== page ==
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Pacific Civil Society: urgent open letter on PACER Plus

Nuku'alofa, Tonga

Editor

“In these weeks before the upcoming Fourth Non-State Actor (NSA) Dialogue on PACER Plus, the undersigned Pacific civil society organizations express our deepest concerns at the direction, content, pace and process for consultation that comprises the State negotiations toward the proposed regional free trade agreement known as PACER-Plus.

“We recall that PACER Plus negotiations were controversially launched at the Cairns Pacific Forum Leaders Meeting in 2009, just days after Pacific Island leaders had indicated they needed more time to consider and consult. These inauspicious beginnings marked the start of negotiations on PACER-Plus, a trajectory that has actively discounted the concerns of the Forum Island Countries (FICs) in favour of the policy interests of Australia and New Zealand.

“Civil society organizations in the Pacific are very concerned that it is the FICs that have repeatedly made serious concessions on desired outcomes for a development focused agreement in order to see the negotiations progress, and because of the outweighed influence of Australia and New Zealand.

“On two absolutely critical areas of concern for FICs, Labour Mobility and Development Assistance we have seen FICs act “in the spirit of compromise and goodwill” and “manage to demonstrate considerable flexibility to overcome some initial divergences”. That the FICs are shouldering the burden of compromise in these negotiations displays the reality versus the rhetoric of PACER- Plus being primarily about the development of the Pacific Islands.

“The compromises displayed by the FICs are set against the minuscule offerings made by Australia and New Zealand in regards to the issues that matter the most to the FICs. Development Assistance has been seen by the FICs as the vehicle to which they can not only implement commitments from PACER-plus but also to provide the means by which to, address the many known challenges of behind the border issues, and most importantly, to be able to advance and implement any opportunities that may arise. Yet

“Australia and New Zealand have been reluctant to offer any legally binding commitments on levels of development assistance again undermining any notion of this being Pacific centered agreement.

“The current Australian and New Zealand proposals on Labour Mobility, a core issue for the FICs also presents an outcome that offers little to the FICs in current proposals. In exchange for the legally binding commitments that the FICs would be required to make in all other areas of PACER-Plus, on Labour Mobility Australia and New Zealand have merely proposed an annual meeting of senior officials and the somewhat vague possibility of expanding the quotas and sectors covered by their respective seasonal worker programs. The failure of these negotiations to meet the core demands of the FICs is indicative of the overall ill-fitting nature of such free trade agreements as PACER-Plus, to address the needs of the FICs.

“The inability of the PACER Plus negotiations to address the specific and unique sustainable development concerns of FICs is exacerbated by unhelpful current proposals on Services and Investment. There appears to be the mistaken belief that FICs can entice foreign investment to their countries through signing up to binding commitments that actually have the effect of limiting FIC ability to regulate various aspects of finance, trade and foreign direct investment. Research has shown that actually free trade agreements do not bring investment, and further, that the loss of tax income by corporate tax evasion far exceeds the effects of development assistance.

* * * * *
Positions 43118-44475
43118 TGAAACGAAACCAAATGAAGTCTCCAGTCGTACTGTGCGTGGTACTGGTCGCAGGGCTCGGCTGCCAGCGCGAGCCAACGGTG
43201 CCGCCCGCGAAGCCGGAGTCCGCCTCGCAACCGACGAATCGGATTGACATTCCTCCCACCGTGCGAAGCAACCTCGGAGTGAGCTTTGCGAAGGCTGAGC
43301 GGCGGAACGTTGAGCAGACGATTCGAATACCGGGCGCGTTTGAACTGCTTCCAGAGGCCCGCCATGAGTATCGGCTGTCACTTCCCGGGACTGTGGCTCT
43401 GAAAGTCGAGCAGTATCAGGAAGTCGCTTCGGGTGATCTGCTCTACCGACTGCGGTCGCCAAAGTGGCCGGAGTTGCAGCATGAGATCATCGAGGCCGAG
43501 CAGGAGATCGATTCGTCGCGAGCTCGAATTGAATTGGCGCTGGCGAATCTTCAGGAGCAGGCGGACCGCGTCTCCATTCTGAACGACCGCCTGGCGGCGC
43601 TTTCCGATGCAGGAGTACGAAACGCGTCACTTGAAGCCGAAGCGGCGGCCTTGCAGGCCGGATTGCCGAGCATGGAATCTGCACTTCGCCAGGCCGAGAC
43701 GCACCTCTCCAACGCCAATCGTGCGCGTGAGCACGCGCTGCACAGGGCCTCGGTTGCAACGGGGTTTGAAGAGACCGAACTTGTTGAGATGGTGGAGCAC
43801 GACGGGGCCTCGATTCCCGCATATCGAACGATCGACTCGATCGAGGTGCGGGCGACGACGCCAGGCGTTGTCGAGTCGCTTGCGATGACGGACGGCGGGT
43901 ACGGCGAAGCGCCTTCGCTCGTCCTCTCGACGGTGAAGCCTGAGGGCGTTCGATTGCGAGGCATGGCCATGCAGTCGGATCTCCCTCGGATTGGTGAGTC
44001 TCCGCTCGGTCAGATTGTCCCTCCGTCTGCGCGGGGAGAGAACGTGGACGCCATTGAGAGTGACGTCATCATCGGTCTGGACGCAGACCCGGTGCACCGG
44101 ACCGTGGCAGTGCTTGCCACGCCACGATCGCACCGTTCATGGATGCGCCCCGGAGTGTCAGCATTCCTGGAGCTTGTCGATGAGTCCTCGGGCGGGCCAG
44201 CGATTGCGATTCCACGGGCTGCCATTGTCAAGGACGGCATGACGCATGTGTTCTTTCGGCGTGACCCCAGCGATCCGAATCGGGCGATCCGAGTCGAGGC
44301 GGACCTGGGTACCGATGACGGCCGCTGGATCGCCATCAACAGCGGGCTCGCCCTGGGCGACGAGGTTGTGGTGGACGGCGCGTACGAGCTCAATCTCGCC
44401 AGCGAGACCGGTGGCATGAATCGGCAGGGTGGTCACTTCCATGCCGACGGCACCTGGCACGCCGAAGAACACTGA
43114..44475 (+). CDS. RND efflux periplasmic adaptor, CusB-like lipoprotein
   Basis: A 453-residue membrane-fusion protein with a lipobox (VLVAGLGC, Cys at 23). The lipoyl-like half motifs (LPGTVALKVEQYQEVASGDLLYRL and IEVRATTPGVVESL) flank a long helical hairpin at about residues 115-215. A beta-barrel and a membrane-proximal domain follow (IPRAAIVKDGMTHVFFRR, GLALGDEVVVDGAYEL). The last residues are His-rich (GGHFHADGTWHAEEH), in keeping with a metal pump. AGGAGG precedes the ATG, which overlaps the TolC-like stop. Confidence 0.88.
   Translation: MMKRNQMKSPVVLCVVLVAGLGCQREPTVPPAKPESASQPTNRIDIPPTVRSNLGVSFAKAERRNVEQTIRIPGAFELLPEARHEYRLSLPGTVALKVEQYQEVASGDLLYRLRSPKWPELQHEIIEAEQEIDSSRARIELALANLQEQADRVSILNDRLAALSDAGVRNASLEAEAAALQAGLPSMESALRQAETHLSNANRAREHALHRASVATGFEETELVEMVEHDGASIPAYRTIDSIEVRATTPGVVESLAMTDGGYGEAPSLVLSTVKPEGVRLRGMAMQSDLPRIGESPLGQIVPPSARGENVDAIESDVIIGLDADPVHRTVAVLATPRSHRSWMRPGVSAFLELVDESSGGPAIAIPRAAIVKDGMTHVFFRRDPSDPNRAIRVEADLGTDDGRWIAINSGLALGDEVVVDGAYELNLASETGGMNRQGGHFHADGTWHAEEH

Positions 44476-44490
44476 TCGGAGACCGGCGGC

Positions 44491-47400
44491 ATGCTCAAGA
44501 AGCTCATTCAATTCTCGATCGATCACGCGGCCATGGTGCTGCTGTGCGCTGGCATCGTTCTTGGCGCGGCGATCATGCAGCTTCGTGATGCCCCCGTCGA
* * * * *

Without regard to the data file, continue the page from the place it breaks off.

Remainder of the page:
“2 In terms of gender and trade, there is also evidence that any such commitments that FICs would make, will remove the overall flexibility of government policy space to nurture overall and targeted industries and service sectors as the countries develops, and also place onerous administrative burdens on already stretched bureaucracies.

“It is also concerning to civil society in the region, that PACER-Plus continues to be negotiated largely in secret with the texts being withheld from public scrutiny. The current format of the consultations allows for minimal engagement by the civil society sector and communities, seemingly merely a process for ticking the box of ‘consultation’. This is not only a problem in terms of accountability and good governance, but would not seem in the overall best interest of FIC governments, where civil society can be strong partners to ensure the best results in the interests of all Pacific peoples.

“In consideration of all urgent concerns, Pacific civil society groups, social movements and community networks below, make the following specific proposals to Pacific Island Countries:

  • The immediate suspension of the PACER-Plus negotiations until there has been informed, comprehensive dialogue with civil society to attain whether there is a popular mandate for such negotiations;
  • The immediate release of all negotiating texts to allow full, comprehensive and informed input from civil society;
  • Following the release of the texts a properly funded social, cultural, environmental and human rights impact assessment be undertaken to determine the impacts of any proposed outcome.

Signed:
Pacific Network on Globalisation
O Le Siosiomaga Society Inc (Samoa)
Locally Managed Marine Area Network (Fiji)

We the undersigned Australian and New Zealand Civil Society Organisations stand with Pacific CSOs on these demands: Australian Fair Trade and Investment Network (AFTINET)
AID/WATCH
Peoples Health Movement Australia
2 Christian Aid ‘Death and taxes’ (2008).